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Up next in Colorado’s bid to help struggling readers: New training for thousands of teachers

The new teacher training requirement is among a raft of recent state changes meant to ensure teachers know and use approaches to reading instruction backed by science

Kindergarten teacher Katie Hoiland holds a reading intervention session Wednesday, January 23, 2019 with kindergarteners at Aragon Elementary in Fountain-Fort Carson. (Mark Reis, Special to The Colorado Sun)

This story was originally published by Chalkbeat, a nonprofit news organization covering public education. Sign up for their newsletters here: ckbe.at/newsletters

As part of an effort to boost persistently low reading proficiency rates, Colorado education officials will soon require 25,000 K-3 teachers to have completed 45 hours of training on reading instruction.

While there are several ways for teachers to comply with the new rule, which came out of a 2019 update of Colorado’s landmark reading law, the state is spending about $500,000 to provide educators two free options. Both adhere to the state’s more than 50 criteria for teaching elementary reading, including direct and sequenced phonics instruction.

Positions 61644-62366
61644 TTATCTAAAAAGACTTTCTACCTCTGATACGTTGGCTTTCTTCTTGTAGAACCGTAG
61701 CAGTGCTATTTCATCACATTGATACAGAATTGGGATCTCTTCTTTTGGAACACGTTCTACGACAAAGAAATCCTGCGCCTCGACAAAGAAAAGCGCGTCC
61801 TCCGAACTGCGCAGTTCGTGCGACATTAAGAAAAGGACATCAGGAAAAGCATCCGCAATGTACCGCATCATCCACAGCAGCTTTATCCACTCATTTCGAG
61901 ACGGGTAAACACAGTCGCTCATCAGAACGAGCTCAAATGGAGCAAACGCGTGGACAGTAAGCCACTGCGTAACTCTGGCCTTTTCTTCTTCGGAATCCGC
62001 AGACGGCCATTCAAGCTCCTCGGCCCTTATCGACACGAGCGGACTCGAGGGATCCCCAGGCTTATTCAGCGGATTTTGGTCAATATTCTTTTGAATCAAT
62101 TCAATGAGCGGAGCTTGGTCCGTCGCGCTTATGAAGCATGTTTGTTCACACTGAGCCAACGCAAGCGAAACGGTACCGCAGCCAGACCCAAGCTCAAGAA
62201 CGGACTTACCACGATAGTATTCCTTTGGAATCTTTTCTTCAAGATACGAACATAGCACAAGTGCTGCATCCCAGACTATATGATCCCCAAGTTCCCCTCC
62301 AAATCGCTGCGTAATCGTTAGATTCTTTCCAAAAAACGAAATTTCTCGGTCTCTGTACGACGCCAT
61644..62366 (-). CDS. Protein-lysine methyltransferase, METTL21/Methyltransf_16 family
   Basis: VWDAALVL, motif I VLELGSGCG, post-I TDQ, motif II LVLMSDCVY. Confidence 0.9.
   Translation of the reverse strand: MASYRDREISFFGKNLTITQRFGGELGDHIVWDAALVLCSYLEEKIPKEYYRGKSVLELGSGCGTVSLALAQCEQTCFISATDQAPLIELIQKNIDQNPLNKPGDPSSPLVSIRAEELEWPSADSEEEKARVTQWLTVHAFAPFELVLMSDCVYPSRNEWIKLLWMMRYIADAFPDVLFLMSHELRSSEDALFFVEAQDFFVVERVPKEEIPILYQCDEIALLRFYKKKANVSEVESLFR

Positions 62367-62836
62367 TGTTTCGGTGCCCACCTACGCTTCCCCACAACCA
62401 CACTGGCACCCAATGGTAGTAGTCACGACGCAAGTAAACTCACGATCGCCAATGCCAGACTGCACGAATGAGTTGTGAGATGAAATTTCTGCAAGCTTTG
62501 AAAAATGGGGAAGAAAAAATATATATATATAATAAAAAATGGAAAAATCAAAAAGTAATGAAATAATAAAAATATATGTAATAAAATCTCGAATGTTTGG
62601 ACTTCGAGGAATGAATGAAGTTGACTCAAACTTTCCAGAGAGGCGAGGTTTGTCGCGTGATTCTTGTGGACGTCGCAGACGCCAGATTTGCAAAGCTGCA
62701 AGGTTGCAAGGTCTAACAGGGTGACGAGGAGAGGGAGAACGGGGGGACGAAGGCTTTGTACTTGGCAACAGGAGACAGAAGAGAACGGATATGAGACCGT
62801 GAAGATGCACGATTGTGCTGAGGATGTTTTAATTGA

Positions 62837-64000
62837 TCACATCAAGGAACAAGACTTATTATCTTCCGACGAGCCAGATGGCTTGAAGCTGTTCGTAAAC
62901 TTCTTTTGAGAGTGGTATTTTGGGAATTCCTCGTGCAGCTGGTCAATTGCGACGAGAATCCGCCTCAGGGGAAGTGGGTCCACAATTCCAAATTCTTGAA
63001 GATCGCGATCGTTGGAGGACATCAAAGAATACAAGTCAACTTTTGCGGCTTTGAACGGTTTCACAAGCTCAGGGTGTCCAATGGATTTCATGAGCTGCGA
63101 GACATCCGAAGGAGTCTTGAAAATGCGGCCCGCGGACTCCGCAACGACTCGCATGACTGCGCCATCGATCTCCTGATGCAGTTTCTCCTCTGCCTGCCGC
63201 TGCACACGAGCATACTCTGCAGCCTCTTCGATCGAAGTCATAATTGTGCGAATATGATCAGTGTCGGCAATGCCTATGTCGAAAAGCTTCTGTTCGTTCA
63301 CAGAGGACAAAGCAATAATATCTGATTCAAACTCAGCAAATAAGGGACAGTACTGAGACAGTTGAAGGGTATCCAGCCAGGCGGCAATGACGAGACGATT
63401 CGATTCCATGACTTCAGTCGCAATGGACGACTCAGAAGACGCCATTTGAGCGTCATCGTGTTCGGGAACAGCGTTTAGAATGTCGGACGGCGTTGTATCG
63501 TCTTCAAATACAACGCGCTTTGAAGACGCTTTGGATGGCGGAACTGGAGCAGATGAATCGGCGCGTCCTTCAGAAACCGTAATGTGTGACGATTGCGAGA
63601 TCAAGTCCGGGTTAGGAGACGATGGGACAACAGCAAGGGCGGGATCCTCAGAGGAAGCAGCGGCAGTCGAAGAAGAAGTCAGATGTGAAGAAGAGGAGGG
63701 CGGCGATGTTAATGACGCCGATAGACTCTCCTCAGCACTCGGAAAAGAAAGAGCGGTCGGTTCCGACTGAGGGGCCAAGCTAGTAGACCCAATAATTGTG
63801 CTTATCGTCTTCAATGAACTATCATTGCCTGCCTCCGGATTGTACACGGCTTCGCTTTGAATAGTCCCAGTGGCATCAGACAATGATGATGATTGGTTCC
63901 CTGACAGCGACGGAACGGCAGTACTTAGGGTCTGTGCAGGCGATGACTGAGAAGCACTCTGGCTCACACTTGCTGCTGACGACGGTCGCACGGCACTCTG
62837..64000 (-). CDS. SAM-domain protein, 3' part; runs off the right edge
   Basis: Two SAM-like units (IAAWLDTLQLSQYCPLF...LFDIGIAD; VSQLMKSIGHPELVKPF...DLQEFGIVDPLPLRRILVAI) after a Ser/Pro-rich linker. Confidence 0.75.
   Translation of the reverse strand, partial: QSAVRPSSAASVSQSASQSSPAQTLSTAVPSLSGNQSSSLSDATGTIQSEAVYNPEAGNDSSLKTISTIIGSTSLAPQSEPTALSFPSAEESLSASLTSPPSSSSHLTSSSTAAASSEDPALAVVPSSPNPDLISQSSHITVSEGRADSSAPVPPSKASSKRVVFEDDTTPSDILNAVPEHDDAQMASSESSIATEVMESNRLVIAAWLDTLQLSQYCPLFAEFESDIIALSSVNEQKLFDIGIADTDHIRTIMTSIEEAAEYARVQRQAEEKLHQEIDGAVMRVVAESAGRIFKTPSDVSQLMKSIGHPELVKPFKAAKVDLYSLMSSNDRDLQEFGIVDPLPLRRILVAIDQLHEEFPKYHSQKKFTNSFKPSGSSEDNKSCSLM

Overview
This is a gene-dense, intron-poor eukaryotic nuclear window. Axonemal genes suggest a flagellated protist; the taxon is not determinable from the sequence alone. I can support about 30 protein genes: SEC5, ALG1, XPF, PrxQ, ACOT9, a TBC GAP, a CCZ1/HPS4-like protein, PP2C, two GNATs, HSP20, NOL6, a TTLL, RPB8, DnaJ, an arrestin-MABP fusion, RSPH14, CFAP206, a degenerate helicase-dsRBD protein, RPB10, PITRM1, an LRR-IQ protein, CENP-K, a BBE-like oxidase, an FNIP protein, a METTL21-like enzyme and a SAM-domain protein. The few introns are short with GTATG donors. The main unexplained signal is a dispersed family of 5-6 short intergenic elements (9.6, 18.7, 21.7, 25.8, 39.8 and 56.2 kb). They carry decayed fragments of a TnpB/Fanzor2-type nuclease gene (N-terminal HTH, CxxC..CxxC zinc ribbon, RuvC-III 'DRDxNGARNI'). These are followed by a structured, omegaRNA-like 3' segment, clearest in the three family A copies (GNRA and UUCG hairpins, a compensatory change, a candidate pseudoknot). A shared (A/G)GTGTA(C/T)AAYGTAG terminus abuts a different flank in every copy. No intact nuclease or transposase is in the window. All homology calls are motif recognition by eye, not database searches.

The free training options include an online class scheduled to roll out in late June through the Public Consulting Group, a Boston-based company with an office in Denver. The firm has developed K-3 literacy training for Connecticut and New Mexico, and is currently working with the Colorado Springs 11 district on a strategic plan.

The second option was supposed to be a face-to-face training offered by state education department staff who were to receive training from a different Massachusetts company, Keys to Literacy. With the coronavirus pandemic limiting travel and gatherings, company leaders and state officials are now trying to hammer out an alternative format, both for state staff to receive the training, and in turn, for those staff members to train K-3 teachers.

The new teacher training requirement is among a raft of recent state changes meant to ensure teachers know and use approaches to reading instruction backed by science. Officials have also cracked down on teacher preparation programs to ensure their literacy courses adhere to state standards. And starting next year, the state will require schools to use reading curriculum backed by science in kindergarten through third grade.

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